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A Comparative Study on Confidentiality Management as a Requirement for Trade Secrets - Focusing on U.S. and Japanese laws and precedents-

  • Legal Theory & Practice Review
  • Abbr : LTPR
  • 2020, 8(1), pp.321-344
  • Publisher : The Korea Society for Legal Theory and Practice Inc.
  • Research Area : Social Science > Law
  • Received : February 11, 2020
  • Accepted : February 22, 2020
  • Published : February 28, 2020

Lee, Kyung-Min 1

1한려대학교

Candidate

ABSTRACT

Operating secrets refer to information such as all methods of production, sales and other operations of a company not generally known outside the company. Because trade secrets have an advantage that is not disclosed unlike patents, companies often keep technical and management information secret. Information considered a trade secret is a product of research and development within a company that is produced by investing a lot of time and effort and provides economic advantages over competitors. The requirements for protection as trade secrets vary from country to country in accordance with legislative policy, but in common, confidential information should be generally unknown (informal) to include technical or managerial information, and business secrets should have economic value inherently (in economic usefulness), and the company should make reasonable efforts to hide information from the public (insecure). All three requirements must be met to be protected as a trade secret. However, when it comes to confidentiality, the question of what level of secrecy the holder of business secrets should manage has been constantly raised, and it is an important issue for the holder to be protected by business secrets even in the actual case of conflict. In the U.S., the Secret Service Act calls for "reasonable measures" in relation to confidentiality, and in actual cases of conflict, corporate efforts for "reasonable measures" are strictly required, and the proof is often difficult to prove, so they are not protected by trade secrets. In the case of Japan, the anti-fraud competition law requires "secret management" in relation to confidentiality and provides a standard for confidentiality management measures in the business confidentiality guidelines. In order for the confidentiality requirements to be met, it is required that the confidential management physician of the business secret holding company be clearly presented to the employee or others by the confidentiality measures, and the employee’s awareness of the secret care doctor is ensured. Although the revised Anti-Competition Act does not reach the level of an entity’s reasonable efforts for objective recognisability and access restrictions required by previous precedents, the management of trade secrets can also be acknowledged to the extent to which the target trade secrets can be perceived as confidential within or outside the entity. However, confidentiality can be considered to be negated when an entity does not specifically distinguish the entity’s general information and operating secrets and does not take any action.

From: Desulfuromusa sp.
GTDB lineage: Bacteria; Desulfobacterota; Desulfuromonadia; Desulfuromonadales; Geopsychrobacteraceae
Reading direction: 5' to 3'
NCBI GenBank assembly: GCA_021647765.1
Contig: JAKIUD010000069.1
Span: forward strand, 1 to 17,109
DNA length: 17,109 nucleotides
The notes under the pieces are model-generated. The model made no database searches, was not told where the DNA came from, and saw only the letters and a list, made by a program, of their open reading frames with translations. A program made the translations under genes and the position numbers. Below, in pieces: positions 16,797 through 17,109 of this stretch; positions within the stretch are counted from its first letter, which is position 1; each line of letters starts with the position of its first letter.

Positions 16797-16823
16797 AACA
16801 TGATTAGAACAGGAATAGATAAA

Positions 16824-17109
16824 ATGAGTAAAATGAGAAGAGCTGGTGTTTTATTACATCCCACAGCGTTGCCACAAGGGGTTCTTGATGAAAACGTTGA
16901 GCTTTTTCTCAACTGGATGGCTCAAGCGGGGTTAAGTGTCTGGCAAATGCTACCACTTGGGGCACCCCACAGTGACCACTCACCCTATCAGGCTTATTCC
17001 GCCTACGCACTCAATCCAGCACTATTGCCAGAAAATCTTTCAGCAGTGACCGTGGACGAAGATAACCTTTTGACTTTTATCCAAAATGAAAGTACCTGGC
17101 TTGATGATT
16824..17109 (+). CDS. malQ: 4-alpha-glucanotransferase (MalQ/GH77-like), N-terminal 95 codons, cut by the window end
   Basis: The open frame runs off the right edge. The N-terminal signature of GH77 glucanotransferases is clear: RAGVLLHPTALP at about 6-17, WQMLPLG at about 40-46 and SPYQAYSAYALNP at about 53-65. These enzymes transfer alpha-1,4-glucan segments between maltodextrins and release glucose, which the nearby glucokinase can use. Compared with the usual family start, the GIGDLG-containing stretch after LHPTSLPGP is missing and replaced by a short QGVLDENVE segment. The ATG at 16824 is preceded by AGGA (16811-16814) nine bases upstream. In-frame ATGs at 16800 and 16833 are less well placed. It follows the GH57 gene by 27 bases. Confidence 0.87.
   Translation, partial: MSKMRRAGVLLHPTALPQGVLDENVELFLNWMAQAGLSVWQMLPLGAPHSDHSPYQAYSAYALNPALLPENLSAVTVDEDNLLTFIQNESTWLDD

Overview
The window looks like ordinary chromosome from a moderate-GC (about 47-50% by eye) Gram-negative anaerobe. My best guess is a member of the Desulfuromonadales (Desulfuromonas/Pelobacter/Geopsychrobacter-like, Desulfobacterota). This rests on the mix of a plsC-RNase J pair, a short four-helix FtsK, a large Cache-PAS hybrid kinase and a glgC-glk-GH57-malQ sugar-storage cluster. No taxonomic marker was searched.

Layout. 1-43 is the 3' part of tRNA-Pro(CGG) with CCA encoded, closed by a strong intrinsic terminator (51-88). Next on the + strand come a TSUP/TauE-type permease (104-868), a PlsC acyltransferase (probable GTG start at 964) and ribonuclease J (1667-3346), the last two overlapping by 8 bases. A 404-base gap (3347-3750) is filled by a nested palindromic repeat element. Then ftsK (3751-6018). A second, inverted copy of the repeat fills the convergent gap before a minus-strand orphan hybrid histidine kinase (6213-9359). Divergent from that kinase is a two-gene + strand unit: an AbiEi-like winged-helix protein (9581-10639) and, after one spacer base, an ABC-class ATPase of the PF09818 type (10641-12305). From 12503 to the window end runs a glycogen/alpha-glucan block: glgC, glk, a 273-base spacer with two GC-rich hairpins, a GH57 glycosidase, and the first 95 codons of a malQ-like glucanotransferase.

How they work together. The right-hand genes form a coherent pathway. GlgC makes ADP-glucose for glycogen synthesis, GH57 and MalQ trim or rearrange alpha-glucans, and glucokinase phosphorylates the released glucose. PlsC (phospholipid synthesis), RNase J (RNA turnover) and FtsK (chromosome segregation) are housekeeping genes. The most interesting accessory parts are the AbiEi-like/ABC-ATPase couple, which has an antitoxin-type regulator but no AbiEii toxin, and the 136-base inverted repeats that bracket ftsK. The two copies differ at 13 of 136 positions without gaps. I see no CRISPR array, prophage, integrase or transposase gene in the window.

Citation status

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